What does it involve? A person who gave you some trouble, who disturbed the peace at the checkpoint, who spoke to you in a certain way . . . you have to keep your authority, you have to keep it so they respect you at the checkpoint. What can you do? It sounds terrible, and it is. That’s the reality of the checkpoint. Everything to say about the checkpoint has already been written and said, whoever’s seen the movie Checkpoint understands it, I think. In the end, you have to have people respect you, and you have to keep order at the checkpoint. So you take that guy who got out of line, those few people who were making trouble for you, and you tie their hands behind their backs and sit them down for ten hours, five hours.

Who decides? The checkpoint commander? The checkpoint commander who’s there. And again, I have to say, that as long as checkpoints exist—and this is an entirely different discussion, if there should or shouldn’t be checkpoints . . . apparently there have to be, because there isn’t much of a choice in certain places, and there are also places where the checkpoints could go. That’s clear to me. And when they’ll be able to evacuate the settlements in general, it’ll be possible to get rid of many checkpoints. But there’s a certain number of checkpoints that’ll still exist. And as long as checkpoints exist, detainment is the most humane way, among all the other ways which are less humane, to keep order at the checkpoint. And what can you do? You also have to protect the lives of the soldiers.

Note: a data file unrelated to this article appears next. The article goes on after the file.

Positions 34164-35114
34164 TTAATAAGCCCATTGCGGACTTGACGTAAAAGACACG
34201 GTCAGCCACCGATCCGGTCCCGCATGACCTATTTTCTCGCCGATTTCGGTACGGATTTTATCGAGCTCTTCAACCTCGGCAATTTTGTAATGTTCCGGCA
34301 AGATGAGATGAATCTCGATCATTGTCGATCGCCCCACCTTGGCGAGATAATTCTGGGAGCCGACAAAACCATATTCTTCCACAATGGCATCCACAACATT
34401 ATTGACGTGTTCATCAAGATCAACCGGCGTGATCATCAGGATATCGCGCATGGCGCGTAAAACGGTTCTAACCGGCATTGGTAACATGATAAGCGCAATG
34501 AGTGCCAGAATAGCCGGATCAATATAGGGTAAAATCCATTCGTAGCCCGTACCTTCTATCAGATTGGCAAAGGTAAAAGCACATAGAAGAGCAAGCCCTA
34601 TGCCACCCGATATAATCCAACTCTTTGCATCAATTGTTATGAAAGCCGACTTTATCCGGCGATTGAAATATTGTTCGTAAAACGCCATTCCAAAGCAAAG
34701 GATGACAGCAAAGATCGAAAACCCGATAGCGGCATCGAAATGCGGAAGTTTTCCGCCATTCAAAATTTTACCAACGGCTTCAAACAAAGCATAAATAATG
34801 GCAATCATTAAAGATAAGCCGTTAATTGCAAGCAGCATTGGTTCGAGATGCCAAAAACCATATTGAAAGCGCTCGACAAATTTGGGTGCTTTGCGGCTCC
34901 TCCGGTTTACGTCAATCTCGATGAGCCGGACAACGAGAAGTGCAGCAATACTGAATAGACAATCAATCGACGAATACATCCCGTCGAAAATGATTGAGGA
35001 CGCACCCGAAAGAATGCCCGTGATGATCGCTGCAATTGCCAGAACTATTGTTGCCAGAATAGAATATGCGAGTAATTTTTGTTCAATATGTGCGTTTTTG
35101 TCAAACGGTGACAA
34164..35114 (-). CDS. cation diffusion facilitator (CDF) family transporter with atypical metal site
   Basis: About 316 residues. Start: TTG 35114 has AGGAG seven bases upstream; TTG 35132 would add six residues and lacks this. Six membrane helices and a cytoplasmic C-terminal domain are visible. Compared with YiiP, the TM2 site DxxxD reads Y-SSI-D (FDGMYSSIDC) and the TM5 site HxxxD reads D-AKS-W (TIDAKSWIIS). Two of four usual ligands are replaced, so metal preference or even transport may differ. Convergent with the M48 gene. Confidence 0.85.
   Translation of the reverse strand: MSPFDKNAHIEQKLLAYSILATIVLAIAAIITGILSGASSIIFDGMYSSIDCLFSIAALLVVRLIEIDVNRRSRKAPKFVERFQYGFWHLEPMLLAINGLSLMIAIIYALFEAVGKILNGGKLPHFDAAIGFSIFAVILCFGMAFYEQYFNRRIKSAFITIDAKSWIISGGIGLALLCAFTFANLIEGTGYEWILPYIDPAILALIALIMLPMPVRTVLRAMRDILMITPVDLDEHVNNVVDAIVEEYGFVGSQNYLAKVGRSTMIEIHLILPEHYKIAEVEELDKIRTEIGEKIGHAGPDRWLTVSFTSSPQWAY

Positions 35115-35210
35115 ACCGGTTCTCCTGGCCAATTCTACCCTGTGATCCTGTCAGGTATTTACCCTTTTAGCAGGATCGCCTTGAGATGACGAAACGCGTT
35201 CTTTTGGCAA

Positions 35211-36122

As a checkpoint commander, who tells you that you’re allowed or not allowed to detain someone? That’s during the company commander’s briefing. They told us that it was acceptable to detain people. No one legitimized physical violence.

What other means of punishment or authority are used? In the more extreme cases, they take people to the company. There was, like, a temporary prison camp in the company that we set up, where people could stay for two days. It’s for cases where people really made a lot of trouble. You take them to the jeep, put them in the improvised prison camp we set up, with a tin roof, and mattresses.

Are they prisoners? Yes. Their hands are tied behind their backs, and they sit in the temporary prison camp for a day or so. We give them water, food, but they’re bound there for a day in the company prison camp, and there’s someone who guards them. It’s a kind of tin roof, with a mattress underneath, and surrounded by barbed wire.

What were the criteria to merit a day or two in the temporary prison camp? I don’t remember. It was for people who really caused trouble. Someone you detained, but he kept making trouble, started acting crazy, acting violently, or it was for someone you caught regularly.